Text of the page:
Perhaps the greatest fear facing senior citizens and their children is that they will be stricken with a long-term illness that will destroy all of their savings. This is still a concern today, but it was a much greater concern 30 years ago until President Ronald Reagan stepped up to protect spouses from impoverishment. Now, the two Republicans atop the presidential ticket in 2012 want to gut those protections.
Here’s what’s at stake. Medicare covers doctor bills and hospital bills but it provides for only a short period of nursing home care. If a nursing home patient exhausts his or her own Medicare coverage and all of his or her personal resources, which happens to most Americans after a year or so in a nursing home, Medicaid will then cover the cost of the care. About one-third of all Medicaid payments are for long-term care.
But in the early 1980s, most if not all state Medicaid programs required a patient to deplete not only all of his or her resources but those of their spouse as well. If a wife or husband was in a nursing home, their combined savings and income were reduced to near poverty levels before the spouse could get Medicaid coverage. People who had worked and saved all of their lives were in many instances living on a budget that allowed little recreation, nothing more than a very frugal diet, and in some instances moving to substandard housing because of their spouse’s illness.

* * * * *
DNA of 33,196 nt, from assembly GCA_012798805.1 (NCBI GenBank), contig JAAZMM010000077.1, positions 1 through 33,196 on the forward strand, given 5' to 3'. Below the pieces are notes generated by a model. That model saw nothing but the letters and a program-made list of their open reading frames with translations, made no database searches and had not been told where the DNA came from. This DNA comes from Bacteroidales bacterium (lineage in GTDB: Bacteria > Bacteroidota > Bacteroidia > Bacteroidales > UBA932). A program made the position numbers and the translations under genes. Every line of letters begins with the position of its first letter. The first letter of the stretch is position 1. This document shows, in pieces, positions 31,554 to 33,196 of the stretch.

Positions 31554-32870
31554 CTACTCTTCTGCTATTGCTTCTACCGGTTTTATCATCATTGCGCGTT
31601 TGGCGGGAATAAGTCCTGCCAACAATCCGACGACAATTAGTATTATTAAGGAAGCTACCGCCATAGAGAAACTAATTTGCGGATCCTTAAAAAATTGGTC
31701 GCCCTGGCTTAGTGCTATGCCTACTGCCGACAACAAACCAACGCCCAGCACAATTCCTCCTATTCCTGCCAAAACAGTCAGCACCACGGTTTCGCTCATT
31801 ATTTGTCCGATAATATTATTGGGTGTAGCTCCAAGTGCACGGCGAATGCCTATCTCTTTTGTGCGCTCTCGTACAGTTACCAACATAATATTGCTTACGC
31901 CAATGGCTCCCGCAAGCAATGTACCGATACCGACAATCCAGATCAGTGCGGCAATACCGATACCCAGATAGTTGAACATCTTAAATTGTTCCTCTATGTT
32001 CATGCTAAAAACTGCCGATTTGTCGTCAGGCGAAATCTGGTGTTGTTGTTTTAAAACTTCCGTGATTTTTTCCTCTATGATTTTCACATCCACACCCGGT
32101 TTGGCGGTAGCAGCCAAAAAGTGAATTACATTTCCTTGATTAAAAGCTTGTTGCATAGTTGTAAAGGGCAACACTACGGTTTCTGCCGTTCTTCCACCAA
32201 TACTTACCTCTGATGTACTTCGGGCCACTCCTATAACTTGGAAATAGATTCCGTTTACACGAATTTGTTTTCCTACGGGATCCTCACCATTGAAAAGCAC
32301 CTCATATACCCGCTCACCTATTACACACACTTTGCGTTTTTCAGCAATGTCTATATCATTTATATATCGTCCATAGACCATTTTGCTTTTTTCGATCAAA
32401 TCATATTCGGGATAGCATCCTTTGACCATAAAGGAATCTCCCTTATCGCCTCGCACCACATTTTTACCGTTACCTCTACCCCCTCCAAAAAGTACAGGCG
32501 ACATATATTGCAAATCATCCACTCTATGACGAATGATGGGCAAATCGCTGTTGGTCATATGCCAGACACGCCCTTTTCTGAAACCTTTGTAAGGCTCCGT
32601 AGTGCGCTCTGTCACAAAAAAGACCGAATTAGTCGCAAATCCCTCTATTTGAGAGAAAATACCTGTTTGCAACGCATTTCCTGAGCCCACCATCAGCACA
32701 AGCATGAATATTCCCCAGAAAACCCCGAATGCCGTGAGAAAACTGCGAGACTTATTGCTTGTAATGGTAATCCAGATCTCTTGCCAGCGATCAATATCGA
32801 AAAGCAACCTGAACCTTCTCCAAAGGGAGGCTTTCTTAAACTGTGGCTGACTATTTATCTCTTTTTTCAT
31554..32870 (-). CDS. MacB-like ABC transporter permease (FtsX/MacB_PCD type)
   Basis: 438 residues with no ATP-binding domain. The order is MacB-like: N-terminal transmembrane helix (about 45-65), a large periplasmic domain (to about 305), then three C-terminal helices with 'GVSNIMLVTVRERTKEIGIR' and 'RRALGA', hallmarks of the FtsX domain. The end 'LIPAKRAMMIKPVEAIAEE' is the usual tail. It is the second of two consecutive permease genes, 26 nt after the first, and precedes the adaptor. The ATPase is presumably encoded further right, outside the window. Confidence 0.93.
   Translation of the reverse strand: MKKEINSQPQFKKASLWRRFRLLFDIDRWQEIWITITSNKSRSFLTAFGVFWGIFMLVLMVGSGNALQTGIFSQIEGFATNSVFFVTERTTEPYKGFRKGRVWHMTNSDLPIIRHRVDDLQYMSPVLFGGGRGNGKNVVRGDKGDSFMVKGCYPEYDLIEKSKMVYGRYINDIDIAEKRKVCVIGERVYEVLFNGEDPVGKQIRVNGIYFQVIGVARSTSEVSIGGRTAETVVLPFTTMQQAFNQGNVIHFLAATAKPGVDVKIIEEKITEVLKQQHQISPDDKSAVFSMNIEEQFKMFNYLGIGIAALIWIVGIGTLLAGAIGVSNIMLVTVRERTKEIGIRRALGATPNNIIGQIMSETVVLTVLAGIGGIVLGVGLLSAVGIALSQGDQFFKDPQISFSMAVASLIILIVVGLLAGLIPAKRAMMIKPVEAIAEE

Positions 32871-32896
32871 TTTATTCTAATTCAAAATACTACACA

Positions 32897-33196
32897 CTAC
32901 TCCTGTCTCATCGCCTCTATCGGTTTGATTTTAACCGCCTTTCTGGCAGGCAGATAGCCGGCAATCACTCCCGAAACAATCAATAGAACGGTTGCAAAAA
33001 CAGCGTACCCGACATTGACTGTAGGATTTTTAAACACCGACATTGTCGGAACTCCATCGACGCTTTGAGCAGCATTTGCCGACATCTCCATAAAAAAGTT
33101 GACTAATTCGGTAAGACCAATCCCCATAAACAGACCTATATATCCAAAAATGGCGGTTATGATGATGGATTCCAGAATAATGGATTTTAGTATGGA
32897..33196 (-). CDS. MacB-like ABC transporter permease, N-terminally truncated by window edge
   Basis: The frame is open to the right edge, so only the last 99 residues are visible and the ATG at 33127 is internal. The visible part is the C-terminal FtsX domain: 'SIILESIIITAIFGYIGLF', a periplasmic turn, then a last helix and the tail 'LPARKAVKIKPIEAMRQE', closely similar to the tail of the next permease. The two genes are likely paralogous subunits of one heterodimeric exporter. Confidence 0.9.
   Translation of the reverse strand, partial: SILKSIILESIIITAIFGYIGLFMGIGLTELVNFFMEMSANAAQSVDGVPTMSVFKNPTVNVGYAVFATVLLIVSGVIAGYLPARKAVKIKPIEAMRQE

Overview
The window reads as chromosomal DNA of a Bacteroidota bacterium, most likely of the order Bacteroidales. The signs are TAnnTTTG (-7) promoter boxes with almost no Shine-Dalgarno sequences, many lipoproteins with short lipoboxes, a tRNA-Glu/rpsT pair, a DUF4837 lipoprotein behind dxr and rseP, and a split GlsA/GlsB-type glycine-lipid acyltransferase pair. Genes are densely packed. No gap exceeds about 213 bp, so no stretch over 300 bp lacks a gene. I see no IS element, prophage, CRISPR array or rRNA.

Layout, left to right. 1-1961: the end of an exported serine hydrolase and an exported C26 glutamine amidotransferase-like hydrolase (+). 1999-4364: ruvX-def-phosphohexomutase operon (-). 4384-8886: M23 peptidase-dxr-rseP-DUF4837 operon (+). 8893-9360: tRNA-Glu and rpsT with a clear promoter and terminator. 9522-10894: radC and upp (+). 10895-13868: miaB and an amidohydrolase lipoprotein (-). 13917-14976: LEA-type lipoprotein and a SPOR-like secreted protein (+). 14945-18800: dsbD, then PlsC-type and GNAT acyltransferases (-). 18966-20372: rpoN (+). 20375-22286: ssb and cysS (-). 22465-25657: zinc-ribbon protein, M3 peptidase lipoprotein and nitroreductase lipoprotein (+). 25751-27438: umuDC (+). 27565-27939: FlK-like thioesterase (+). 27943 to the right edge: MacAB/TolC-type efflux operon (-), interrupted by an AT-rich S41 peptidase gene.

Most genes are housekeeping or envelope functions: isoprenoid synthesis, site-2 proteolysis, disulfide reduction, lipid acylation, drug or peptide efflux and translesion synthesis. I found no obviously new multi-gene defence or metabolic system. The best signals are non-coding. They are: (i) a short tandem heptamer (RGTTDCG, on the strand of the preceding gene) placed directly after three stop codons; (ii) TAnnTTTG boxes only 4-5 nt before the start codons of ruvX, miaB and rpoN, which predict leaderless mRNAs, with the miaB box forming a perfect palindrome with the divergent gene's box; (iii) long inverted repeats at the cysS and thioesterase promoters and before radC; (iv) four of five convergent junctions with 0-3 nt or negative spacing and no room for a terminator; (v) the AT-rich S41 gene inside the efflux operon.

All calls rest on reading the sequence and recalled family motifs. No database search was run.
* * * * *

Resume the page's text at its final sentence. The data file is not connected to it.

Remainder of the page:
That changed in 1988 when President Reagan signed legislation that forced states to grant Medicaid coverage based on the financial condition of the patient and allowed the spouses of patients to protect enough assets and income to live with some degree of comfort and dignity.
But twice in the past two years, former Massachusetts Gov. Mitt Romney’s newly announced choice for his vice presidential running mate, Rep. Paul Ryan (R-Wis.), has taken a budget proposal to the floor of the U.S. House of Representatives that would not only drastically slash federal support for state Medicaid programs over the next decade but also eliminate all mandates—including the ban on spousal impoverishment. Disturbingly, that plan developed and pushed by Rep. Ryan, the House Budget Committee chairman, was adopted in the House on both occasions. The Ryan budget failed to become law only because of objections in the U.S. Senate and the threat of a veto from the White House.
A report that I issued more than one year ago, “The Ryan Medicaid Plan: A Threat to Middle Class Security", outlined the problem. In addition to eliminating the expansion of Medicaid eligibility provided under the Affordable Care Act, the Ryan budget proposal would turn Medicaid funding into block grants for the states, providing far less funding in future years than will be needed to keep pace with the increased numbers of elderly or others currently eligible for Medicaid benefits or the increased costs of providing medical care. Based on estimates by the nonpartisan Congressional Budget Office, Rep. Ryan’s plan would cut the expected federal contribution to state Medicaid plans from a projected level of $428 billion in fiscal year 2021 to $307 billion. That would cover only 37 percent of the federal share of the increased cost of the program, and leave the states to not only deal with their share of the increased costs but also a $122 billion federal shortfall.
How could states do that? Rep. Ryan says it’s easy—the federal government removes all of those troublesome mandates that states have to comply with. And his running mate Gov. Romney apparently agrees, having said he’s fully behind the Ryan budget plan.
In fact, Rep. Ryan’s proposed repeal of these mandates would make life incredibly hard for millions of seniors and their children who are hoping for a modicum of comfort and dignity in their old age. Don’t be fooled by Republican talk of Medicaid reform in this election campaign. The Gipper wouldn’t be.
Lilly is a senior fellow at the Center for American Progress Action Fund.